When last evaluated in March 1970, the patient was ten years of age. She was ambulatory in bilateral Syme's-type prostheses with knee hinges and thigh corsets. She did not require any external support, but her gait was not good. The knees were stiff and flexed. The right knee showed a passive range of motion from 35 deg. to 85 deg. There was no active extension. Twenty deg. of varus instability and 50 deg. of valgus instability were present. The left knee was ankylosed in 30 deg. of flexion and 25 deg. of valgus.
Case 2.-This Caucasian boy, born Apr. 5, 1967, was first seen at the Area Child Amputee Center at three months of age (Fig. 8 and Fig. 9 ). The pregnancy and delivery had been normal; the mother had taken no unusual medication, and there had been no illness during her pregnancy. On examination the child's knees flexed to 90 deg. and passively extended to 50 deg. The fibular heads were subluxated posteriorly and slightly laterally. There were small dimples over the knees. There was marked laxity on varus and valgus stressing. The feet showed internal rotation of 90 deg. The right foot had three toes and the left foot had two toes, the medial rays being absent in each foot. The remainder of the examination yielded normal findings.
When the child was still three months of age, the left proximal fibula was surgically placed beneath the femur and into the intercondylar notch. Fixation was achieved with a single Steinmann pin inserted through the medullary canal of the fibula, and proximally into the femur. As in Case 1, full extension was impossible due to contractures of the soft tissues posterior to the knee. All possible soft tissues were released and the medial hamstrings were transferred anteriorly. A one-and-one-half spica cast was used for immobilization. Three weeks later a similar procedure was performed on the right limb. On this side both medial and lateral hamstrings were transferred to the anterior fibula and a Silastic membrane was placed between the fibular head and the distal femur. Again, it was impossible to achieve full extension. A bilateral spica cast was applied. This surgery was complicated by a wound infection which cultured Pseudomonas. This required removal of the Steinmann pin and the Silastic material. The wound then healed uneventfully. The spica cast was removed in September 1967 and the Steinmann pin was removed from the left fibula. The boy was then placed in a brace hinged at the knee to provide gradual extension. Knee pads fitted on the proximal fibular areas provided gentle pressures to hold the fibulae centered within the intercondylar notches. Passive range-of-motion exercises were started. On discharge from the hospital in January 1968 the ranges of motion of the knees were from ten to 90 deg. of flexion bilaterally with 20 deg. of varus and valgus instability.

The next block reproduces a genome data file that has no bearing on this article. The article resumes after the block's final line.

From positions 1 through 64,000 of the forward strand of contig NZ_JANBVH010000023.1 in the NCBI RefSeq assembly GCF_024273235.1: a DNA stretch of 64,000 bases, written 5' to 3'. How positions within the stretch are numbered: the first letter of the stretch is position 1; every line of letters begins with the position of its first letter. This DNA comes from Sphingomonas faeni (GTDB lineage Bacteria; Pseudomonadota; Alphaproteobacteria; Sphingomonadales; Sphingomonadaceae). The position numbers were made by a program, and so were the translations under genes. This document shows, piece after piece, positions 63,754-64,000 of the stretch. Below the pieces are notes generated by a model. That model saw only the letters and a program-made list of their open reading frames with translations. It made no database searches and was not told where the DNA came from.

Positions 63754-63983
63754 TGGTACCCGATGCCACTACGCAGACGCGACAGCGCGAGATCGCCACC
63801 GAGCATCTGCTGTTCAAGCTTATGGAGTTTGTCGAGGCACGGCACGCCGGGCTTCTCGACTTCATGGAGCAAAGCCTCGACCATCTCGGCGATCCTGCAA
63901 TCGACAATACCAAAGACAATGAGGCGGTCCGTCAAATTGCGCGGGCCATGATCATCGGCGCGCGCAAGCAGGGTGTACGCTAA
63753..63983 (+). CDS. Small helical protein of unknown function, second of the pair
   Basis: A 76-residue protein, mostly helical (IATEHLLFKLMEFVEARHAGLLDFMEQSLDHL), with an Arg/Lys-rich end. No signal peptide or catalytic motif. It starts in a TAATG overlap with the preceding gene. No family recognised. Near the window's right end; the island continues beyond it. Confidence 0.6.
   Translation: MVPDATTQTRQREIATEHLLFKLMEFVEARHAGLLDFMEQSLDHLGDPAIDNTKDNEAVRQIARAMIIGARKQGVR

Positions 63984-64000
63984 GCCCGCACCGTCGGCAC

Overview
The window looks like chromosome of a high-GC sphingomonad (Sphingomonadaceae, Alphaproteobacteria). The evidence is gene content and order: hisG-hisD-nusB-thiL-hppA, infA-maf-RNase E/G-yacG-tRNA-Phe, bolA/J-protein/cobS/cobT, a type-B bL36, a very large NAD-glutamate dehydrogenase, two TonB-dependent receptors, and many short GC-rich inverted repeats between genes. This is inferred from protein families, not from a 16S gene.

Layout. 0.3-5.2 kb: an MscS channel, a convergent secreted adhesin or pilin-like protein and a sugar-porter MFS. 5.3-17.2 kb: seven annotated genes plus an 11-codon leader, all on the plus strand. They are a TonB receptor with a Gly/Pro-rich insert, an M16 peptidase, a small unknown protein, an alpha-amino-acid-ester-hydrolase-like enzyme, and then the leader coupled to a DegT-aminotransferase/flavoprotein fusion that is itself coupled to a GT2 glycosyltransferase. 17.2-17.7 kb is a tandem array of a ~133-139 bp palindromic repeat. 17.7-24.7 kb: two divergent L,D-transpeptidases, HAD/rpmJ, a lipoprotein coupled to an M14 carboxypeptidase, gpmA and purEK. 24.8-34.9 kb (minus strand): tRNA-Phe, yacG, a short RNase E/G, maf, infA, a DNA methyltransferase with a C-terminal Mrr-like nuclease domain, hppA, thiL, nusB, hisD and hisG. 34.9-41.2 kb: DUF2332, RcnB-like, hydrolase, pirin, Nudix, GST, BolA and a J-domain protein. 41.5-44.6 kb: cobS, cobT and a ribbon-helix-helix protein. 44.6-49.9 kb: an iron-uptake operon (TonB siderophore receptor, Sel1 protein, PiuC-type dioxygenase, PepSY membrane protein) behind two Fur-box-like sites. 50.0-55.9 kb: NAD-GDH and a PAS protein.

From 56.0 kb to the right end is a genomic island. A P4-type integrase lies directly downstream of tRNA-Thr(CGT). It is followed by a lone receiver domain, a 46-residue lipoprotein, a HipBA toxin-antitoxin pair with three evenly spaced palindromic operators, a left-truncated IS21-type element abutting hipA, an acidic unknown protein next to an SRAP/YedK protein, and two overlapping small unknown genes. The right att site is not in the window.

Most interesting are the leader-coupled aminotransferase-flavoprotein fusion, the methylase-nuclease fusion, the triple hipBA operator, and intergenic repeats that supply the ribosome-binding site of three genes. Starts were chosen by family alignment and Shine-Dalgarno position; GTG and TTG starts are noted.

This exercise program was continued at home. The boy was readmitted to the hospital in July 1968. The range of motion at that time was from 15 to 95 deg. of flexion in the right knee, and from 15 to 75 deg. of flexion in the left. A Syme's-type disarticulation of the left foot was performed. In September 1968 a Syme's-type disarticulation of the right foot was carried out. His bracing program was continued (Fig. 10 and Fig. 11 ).
In November 1968 nonstandard, end-bearing, Syme's-type prostheses were fitted, with rigid knee hinges and a toddler harness (Fig. 14 ). The knee on the right lacked five deg. of full extension and flexed to 60 deg., with 20 deg. of varus and valgus instability. On the left, five deg. of extension was lacking, with flexion to 45 deg., and 15 deg. of varus and valgus instability.